Let’s assume that we are an investor looking at two investment options in the local real estate market. The first investment opportunity is a class A commercial rental property with 10,000 square feet of rentable space. The common area is relatively small at 1,000 square feet, so that leaves 9,000 square feet of usable space. The second commercial real estate investment opportunity is another Class A property that happens to also have 10,000 square feet of rentable space. The difference is that the second property has a large common area of 4,000 square feet, leaving only 6,000 square feet of usable space for tenants. From market research we know that the going rent in the area is $7.00 per square foot per month.
Both properties command the same monthly rental income of $70,000 ($10,000 x $7.00). However, the important consideration is that the first property offers much more usable space (9,000 square feet) compared to the second (only 4,000 square feet). Because of this difference, our investor should think about the real estate investment strategy from the tenant’s standpoint. The tenants in the second property will pay considerably more per square foot of usable space ($11.67 per square foot) than the tenants in the first property ($7.78 per square foot). The second property is not necessarily a worse investment, but when building an investment portfolio it is important to consider whether the load factors will attract the right tenants.
Loss Factor vs Load Factor
Loss factor and load factor are related concepts in commercial real estate. We have described the concept of load factor in detail, so now we will turn to the idea of loss factor. Loss factor is defined as the percentage difference between rentable space and usable space. Loss factor is calculated as (rentable square footage – usable square footage)/rentable square footage. To follow through on our earlier example, a property with 10,000 square feet of rentable space and 8,000 square feet of usable space has a loss factor of 20% ((10,000 – 8,000)/10,000). This means that 20% of the square footage that the tenant pays rents on is some sort of shared space or common area and cannot be used solely by the tenant.
It is worth noting that many landlords do not disclose loss factors, so it falls on the tenant or prospective real estate investor to estimate this figure as part of the due diligence process.
Load Factor & Private Equity Real Estate Investments
The private equity real estate investment space is made up of Real estate investment trusts (REITs) and real estate partnerships that seek to generate passive income for their investors. Along with other factors like vacancy rates, zoning, and depreciation, these real estate investment firms consider the load factor of each property they purchase. In certain applications, a high load factor might be beneficial, while in other scenarios it might be viewed as a negative. This depends on how the property will be used and what types of tenants rent the space. It is also important for these investment firms to consider flexibility to allow for future changes in tenant preferences. For example, in the short-term tenants might prefer a property with lots of common space to allow customers to gather in a public setting. Over time, this might change and customers and tenants might not value the shared space. Sophisticated investors are good at considering options for future changes to the property that would alter the load factor to better accommodate market preferences.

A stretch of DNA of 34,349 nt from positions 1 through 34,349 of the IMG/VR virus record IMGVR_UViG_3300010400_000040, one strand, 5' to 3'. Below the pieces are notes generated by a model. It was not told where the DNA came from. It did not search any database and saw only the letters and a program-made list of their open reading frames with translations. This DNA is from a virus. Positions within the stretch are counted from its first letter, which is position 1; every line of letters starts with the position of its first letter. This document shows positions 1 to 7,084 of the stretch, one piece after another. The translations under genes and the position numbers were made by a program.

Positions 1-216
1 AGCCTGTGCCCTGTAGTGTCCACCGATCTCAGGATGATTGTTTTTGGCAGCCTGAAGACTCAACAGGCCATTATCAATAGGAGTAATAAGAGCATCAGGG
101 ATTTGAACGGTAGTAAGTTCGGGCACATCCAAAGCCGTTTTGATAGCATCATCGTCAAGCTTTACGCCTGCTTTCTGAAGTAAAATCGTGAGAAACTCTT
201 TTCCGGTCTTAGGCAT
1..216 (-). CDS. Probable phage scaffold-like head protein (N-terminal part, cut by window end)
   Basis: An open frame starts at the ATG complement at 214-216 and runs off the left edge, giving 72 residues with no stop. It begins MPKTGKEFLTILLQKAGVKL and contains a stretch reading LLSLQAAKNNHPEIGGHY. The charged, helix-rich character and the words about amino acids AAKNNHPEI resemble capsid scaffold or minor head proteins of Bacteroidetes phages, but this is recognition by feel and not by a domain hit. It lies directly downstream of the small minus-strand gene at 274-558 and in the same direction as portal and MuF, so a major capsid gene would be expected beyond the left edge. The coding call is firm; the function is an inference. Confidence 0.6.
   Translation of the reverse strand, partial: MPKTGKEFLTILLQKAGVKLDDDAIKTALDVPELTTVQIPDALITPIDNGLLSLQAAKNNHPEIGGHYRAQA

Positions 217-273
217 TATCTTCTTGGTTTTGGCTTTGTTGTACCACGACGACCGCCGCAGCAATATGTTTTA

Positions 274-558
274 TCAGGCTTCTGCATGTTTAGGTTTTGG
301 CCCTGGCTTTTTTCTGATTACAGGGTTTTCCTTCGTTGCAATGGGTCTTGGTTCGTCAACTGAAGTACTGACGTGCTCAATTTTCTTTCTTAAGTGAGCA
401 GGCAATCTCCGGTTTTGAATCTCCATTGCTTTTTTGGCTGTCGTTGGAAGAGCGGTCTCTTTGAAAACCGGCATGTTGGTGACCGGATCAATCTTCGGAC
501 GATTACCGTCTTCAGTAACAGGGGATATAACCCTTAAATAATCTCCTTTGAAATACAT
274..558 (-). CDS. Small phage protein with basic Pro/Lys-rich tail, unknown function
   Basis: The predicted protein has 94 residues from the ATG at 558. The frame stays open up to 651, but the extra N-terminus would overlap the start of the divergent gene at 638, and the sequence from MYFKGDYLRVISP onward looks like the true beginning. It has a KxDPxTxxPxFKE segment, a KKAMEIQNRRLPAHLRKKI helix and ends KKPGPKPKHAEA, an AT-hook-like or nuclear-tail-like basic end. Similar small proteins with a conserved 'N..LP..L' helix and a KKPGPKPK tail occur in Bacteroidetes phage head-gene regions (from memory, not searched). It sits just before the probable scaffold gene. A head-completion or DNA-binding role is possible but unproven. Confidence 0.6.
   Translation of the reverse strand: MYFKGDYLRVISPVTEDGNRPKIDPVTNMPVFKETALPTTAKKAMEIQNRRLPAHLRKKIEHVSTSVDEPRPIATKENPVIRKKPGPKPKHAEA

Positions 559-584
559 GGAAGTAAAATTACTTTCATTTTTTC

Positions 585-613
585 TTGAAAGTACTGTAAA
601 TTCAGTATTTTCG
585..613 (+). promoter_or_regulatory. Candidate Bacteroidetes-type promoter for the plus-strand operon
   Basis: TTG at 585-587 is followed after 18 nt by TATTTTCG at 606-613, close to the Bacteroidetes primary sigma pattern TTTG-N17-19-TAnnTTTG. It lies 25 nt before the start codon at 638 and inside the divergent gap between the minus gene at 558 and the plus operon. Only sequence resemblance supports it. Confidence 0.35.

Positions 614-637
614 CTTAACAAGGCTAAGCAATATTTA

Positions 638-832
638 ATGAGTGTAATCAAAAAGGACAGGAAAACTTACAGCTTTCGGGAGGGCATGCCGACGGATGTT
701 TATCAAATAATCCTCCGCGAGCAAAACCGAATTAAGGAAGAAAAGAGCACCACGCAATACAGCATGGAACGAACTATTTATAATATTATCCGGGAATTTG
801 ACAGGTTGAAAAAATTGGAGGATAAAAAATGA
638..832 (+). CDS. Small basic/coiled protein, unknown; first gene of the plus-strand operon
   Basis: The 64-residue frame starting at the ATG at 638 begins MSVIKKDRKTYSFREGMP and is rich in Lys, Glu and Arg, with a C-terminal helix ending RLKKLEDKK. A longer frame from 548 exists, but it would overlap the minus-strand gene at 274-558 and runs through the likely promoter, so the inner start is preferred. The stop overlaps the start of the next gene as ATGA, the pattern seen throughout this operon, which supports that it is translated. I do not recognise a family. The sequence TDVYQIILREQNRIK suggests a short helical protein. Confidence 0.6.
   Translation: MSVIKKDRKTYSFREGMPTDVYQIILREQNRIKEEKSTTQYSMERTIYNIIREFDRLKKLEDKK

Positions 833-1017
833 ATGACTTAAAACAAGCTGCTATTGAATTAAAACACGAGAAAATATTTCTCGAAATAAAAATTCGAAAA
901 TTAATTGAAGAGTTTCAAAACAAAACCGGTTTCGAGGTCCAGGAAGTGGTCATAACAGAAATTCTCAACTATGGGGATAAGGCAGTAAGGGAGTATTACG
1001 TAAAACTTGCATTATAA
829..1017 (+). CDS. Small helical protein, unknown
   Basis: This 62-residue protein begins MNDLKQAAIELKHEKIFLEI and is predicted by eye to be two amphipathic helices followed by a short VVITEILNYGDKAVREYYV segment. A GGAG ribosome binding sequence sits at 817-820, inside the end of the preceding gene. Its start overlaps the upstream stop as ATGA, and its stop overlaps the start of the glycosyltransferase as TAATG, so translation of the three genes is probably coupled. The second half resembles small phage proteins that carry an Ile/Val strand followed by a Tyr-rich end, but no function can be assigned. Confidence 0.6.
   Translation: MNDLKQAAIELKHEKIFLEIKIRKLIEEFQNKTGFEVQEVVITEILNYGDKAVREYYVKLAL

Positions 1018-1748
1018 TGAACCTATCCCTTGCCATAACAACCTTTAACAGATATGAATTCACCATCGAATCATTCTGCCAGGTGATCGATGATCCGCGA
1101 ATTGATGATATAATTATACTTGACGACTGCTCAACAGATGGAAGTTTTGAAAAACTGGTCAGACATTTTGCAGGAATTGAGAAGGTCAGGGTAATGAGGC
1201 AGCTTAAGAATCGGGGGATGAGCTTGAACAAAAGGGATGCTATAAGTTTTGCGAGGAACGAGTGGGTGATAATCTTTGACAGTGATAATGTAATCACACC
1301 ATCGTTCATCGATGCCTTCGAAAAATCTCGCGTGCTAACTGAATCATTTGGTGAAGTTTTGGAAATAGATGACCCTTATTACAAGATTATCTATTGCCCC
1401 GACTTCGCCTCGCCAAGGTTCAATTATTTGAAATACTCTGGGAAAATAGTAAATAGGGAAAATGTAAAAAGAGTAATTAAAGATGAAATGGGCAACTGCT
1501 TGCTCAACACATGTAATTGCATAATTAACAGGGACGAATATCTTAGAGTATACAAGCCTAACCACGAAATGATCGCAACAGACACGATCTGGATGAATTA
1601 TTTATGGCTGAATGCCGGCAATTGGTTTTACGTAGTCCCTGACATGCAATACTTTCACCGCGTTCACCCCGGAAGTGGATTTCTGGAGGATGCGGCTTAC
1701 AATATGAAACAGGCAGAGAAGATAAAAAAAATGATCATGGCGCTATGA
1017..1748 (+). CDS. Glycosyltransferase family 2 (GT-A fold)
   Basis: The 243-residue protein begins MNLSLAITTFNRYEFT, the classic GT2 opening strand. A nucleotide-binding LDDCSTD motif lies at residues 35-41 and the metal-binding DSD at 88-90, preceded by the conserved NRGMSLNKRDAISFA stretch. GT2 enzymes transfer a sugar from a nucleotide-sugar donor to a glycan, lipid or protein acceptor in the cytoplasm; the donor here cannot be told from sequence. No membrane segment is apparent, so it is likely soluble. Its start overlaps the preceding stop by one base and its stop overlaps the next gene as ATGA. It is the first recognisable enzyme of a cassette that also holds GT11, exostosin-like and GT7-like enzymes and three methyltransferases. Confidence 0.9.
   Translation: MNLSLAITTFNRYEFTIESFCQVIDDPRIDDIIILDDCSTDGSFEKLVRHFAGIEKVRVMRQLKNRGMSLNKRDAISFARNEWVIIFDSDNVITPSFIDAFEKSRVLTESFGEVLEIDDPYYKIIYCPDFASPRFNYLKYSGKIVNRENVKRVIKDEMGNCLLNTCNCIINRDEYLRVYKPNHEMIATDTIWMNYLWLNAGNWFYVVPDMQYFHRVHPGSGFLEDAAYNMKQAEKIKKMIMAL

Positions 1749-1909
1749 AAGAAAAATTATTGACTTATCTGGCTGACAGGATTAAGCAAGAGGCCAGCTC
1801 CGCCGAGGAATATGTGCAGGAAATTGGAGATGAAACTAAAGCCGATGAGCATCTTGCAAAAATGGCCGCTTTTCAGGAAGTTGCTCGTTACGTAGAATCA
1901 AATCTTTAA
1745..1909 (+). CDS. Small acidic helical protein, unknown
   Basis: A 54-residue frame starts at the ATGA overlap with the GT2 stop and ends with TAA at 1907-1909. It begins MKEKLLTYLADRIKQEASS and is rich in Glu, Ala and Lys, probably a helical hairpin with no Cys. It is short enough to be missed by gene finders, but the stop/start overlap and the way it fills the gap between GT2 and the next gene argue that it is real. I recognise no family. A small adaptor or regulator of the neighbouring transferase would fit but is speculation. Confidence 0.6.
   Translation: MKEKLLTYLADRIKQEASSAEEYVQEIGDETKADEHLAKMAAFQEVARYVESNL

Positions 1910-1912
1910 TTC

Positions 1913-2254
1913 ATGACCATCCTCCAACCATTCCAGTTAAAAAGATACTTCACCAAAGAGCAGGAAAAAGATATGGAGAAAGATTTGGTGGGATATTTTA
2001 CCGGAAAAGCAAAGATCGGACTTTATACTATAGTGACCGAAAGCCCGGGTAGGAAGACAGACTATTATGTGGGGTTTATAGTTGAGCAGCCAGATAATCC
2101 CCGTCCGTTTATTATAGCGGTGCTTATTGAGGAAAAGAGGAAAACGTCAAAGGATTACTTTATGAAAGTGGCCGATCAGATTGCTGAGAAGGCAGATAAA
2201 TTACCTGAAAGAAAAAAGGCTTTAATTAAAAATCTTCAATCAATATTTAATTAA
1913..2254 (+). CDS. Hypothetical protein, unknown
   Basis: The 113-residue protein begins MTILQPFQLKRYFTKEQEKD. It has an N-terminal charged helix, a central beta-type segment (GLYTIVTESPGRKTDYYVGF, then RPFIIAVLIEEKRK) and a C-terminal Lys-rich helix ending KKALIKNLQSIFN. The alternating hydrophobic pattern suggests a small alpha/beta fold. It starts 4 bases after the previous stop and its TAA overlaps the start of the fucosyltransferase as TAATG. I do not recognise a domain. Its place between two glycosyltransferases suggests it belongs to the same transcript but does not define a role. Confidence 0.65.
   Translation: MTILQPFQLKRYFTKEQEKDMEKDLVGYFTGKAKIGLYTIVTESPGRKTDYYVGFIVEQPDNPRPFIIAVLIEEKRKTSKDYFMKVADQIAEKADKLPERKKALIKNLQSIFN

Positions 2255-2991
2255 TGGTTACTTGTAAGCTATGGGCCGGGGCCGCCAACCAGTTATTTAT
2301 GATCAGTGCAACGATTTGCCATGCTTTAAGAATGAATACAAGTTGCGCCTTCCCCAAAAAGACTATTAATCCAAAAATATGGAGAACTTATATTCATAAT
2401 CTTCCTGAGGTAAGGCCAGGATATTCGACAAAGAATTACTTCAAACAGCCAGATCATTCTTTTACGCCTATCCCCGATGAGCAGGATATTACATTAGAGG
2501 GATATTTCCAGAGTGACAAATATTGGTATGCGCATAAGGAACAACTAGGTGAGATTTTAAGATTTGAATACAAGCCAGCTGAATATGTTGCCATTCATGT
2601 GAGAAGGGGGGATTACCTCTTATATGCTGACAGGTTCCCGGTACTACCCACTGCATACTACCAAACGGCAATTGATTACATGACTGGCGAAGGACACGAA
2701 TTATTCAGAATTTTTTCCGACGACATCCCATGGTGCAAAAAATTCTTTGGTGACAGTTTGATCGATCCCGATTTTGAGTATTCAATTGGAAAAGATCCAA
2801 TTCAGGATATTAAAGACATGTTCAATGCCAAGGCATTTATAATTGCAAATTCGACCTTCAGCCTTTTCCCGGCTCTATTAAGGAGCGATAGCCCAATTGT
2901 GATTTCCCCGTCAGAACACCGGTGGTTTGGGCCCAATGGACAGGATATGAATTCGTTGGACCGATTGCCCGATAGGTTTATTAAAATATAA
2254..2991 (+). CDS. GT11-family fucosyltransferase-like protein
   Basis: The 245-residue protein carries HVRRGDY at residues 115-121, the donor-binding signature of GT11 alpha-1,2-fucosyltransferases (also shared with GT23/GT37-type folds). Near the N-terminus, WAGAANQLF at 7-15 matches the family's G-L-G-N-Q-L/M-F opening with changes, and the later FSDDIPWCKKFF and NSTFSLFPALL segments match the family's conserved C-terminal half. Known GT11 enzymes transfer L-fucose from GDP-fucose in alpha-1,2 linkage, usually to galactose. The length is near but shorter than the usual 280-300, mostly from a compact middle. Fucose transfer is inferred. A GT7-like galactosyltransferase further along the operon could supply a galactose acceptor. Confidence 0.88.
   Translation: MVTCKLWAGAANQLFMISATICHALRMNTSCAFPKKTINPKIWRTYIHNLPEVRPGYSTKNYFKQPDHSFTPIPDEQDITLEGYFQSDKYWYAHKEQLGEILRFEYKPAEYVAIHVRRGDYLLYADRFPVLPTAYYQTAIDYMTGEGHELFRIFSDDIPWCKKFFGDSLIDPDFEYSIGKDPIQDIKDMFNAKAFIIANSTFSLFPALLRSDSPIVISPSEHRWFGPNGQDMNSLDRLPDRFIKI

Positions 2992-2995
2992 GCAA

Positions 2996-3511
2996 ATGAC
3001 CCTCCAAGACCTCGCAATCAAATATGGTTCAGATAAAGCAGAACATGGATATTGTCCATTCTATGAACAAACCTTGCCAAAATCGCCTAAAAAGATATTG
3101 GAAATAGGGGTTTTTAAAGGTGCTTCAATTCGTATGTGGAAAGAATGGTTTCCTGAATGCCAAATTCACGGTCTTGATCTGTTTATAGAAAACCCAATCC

Summary of Load Factor in Commercial Real Estate
Load factor is defined as the ratio of total rentable space in a commercial property to the total amount of usable space. This concept is important because it helps tenants, landlords, and property management firms understand how much of the total space in a property is usable only by the tenants paying the rent and how much of the space is shared. Load factor is considered and estimated by tenants before signing a lease and by investors before purchasing a property. Both are trying to figure out where the rent payments are allocated. They are also considering whether the property is a good fit for the use they envision. Sometimes shared space or common area is viewed as a positive and other times it is viewed as a negative. Load factor helps to quantify where a property stands in this regard.